CFP: PREDICTIVE JUSTICE: AN INTERDISCIPLINARY APPROACH BETWEEN PHILOSOPHY OF LAW, LEGAL COMPARISON AND INFORMATICS – SPECIAL WORKSHOP AT THE IVR WORLD CONGRESS 2022
Submission deadline: March 13, 2022
July 3, 2022 - July 8, 2022
Dimitrie Cantemir Christian University of Bucharest (DCCU)
PREDICTIVE JUSTICE: AN INTERDISCIPLINARY APPROACH BETWEEN PHILOSOPHY OF LAW, LEGAL COMPARISON AND INFORMATICS – SPECIAL WORKSHOP AT THE IVR WORLD CONGRESS 2022
Submission deadline: March 13, 2022
Conference date(s): July 3, 2022 – July 8, 2022
Conference Venue: Dimitrie Cantemir Christian University of Bucharest (DCCU), 176 Splaiul Unirii, District 4, Bucharest, Romania
Stefano Guerra – Ph.D. in Philosophy of Law (SIFD – Italian Section of IVR; University of Macerata)
Sirio Zolea – Ph.D. in Comparative Law (University of Macerata, Faculté Libre de Droit, d’Économie et de Gestion de Paris – FACO; University of Teramo)
CALL FOR PAPERS
Law, calculability and predictability are closely related concepts, as already foreseen by the works of Leibniz and Weber. The ability to predict judicial decisions becomes crucial to the evolution of judicial orders and of the concept of law itself. In fact, predictive analytics both affects philosophical thought and legal cultures, ending up by the launch of specific disciplines (cybernetics and jurimetrics), which have been finally condensed into Legal Informatics.
Currently, the ability to forecast the outcome of a judgment relating to a specific case through algorithms based on jurisprudential, normative and factual data is called predictive justice (part of the digital justice – AI applied to justice – which includes in its “hard” meaning the automation of algorithmic decisions in a judgment). Over the last few years, with the advent of Big data and the development of machine learning systems, predictive justice has returned to the center of a multilevel worldwide debate involving scholars of various disciplines (philosophy, law, informatics) and practitioners of various sectors (enterprises, judges and public administration). Therefore, in-depth studies are needed about the impact that computational heuristics can have on the complexity of law. The concrete application of predictive justice implies both epistemic issues and potential dangers for fundamental rights.
In this regard, the contribution of legal comparison is paramount to understand and critically assess the experiences of various national systems that already adopt or are trying out different models of predictive justice. Several examples can be found on a global scale: China (several online databases of judicial information established by the Supreme People’s Court), some States of the USA (Correctional Offender Management Profiling for Alternative Sanctions – COMPAS), Estonia (e-Estonia), Netherlands (Rechtwijzer System), UK (Harm Assessment Risk Tool – HART), France (Predictice and other LegalTech companies), Italy (experimental collaborations between some jurisdictions and universities), which have been severely criticized by scholars, who emphasize the critical points and the weaknesses of algorithm fairness. Also, the national legislators are starting to become aware of the issues of predictive justice, such as in France, from the one side engaging public institutions to grant everyone interested online open access to all judgments, from the other side forbidding and sanctioning the more hazardous employments of algorithms, for example those aiming at individually profiling judges. In the EU debate, the Proposal for a Regulation laying down harmonized rules on AI (AI Act), establishing legal and ethical limits, could be very relevant in the next future, while the General Data Protection Regulation (GDPR) is already interacting with the European predictive justice experiences.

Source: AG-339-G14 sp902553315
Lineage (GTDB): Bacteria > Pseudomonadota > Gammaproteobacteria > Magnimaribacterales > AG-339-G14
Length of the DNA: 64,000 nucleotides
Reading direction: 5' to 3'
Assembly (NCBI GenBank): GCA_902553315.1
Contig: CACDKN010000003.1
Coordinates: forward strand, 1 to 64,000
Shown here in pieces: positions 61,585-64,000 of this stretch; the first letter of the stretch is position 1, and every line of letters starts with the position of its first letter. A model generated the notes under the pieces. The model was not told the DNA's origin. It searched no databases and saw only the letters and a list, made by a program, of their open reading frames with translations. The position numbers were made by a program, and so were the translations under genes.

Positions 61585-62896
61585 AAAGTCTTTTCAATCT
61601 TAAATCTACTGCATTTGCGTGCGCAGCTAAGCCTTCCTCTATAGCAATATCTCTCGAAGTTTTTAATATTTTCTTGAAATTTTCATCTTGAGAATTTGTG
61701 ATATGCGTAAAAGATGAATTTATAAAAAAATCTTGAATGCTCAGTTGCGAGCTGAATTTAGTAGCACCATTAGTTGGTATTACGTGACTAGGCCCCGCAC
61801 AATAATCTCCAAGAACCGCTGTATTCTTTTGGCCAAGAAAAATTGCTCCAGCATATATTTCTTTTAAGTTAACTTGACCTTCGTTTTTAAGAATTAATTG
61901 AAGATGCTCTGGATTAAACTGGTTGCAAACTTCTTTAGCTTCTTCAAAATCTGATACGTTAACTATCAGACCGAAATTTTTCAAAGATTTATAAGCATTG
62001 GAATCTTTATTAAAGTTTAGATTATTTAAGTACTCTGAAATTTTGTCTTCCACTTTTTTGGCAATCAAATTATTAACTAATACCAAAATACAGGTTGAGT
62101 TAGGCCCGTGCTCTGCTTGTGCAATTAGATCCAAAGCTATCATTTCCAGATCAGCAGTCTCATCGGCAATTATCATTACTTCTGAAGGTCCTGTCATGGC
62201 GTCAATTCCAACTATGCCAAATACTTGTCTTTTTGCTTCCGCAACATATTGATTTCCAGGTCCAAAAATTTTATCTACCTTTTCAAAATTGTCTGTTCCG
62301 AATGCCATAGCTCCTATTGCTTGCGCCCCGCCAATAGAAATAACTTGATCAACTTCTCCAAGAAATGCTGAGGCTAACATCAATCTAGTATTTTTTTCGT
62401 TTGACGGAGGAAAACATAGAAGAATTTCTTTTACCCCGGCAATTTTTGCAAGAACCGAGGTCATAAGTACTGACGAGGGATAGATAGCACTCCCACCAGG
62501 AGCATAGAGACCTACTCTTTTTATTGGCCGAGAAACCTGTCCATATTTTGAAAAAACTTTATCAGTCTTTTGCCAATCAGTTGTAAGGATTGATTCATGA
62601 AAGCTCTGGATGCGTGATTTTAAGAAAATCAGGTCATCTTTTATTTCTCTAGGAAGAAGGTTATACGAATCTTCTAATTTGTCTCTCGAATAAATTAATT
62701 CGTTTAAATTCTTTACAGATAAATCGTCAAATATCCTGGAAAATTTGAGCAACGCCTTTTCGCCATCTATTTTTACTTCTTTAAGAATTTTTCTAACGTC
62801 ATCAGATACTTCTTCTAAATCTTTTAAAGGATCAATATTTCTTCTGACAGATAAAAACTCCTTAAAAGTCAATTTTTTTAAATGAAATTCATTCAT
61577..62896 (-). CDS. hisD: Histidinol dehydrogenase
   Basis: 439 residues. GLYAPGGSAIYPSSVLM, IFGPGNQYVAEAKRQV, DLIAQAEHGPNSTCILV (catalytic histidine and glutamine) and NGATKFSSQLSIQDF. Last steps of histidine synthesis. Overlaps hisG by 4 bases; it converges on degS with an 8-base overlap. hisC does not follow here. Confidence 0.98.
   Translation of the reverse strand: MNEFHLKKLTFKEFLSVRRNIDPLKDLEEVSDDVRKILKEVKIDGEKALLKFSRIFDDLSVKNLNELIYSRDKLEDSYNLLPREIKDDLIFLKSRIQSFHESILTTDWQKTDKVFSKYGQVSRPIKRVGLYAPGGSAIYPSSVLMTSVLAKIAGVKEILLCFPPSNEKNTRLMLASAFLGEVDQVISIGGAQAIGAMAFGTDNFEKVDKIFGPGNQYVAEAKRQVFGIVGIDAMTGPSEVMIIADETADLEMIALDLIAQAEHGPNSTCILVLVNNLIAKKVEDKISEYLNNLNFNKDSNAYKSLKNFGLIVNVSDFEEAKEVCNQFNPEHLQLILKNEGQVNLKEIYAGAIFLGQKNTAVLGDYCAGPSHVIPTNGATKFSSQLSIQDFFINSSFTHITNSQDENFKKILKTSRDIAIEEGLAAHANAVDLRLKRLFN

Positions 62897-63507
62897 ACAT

In short, predictive justice can produce benefits, potentialities and risks, raising serious legal, ethical and informatic concerns. Hence, this workshop aims at an in-depth multi-, inter- and trans-disciplinary analysis on predictive justice, providing a platform to discuss on the evolution of its technical applications and experiments, on its theoretical interpretations and implications in philosophy, law and informatics, and on the opportunity of integration between predictive justice and human (interpretative) justice.
This special workshop is addressed to scholars of various disciplines and practitioners working at the crossroads of artificial intelligence, law and justice. Participants will have the opportunity to present recent developments in these fields and to discuss the main challenges lying ahead, theoretically and practically, promoting a cross-cutting dialogue open to both Senior and Young (Ph.D. candidates and scholars who have completed their Ph.D. from no more than 4 years) scholars.
HOW TO SUBMIT?
Abstracts (about 500 words) and authors’ CVs should be sent to [email protected] by March 13, 2022. Please, specify in the object of the e-mail if young scholar.
Note that all accepted presenters must register as Congress participants.
The selected presenters will be informed by March 21, 2022, in order to provide them with an opportunity to register under the ‘regular booking’ conditions (before March 31, 2022, see https://www.ivr2022.org/fees/).
Please forward this to any appropriate person that might be interested.
Stefano Guerra and Sirio Zolea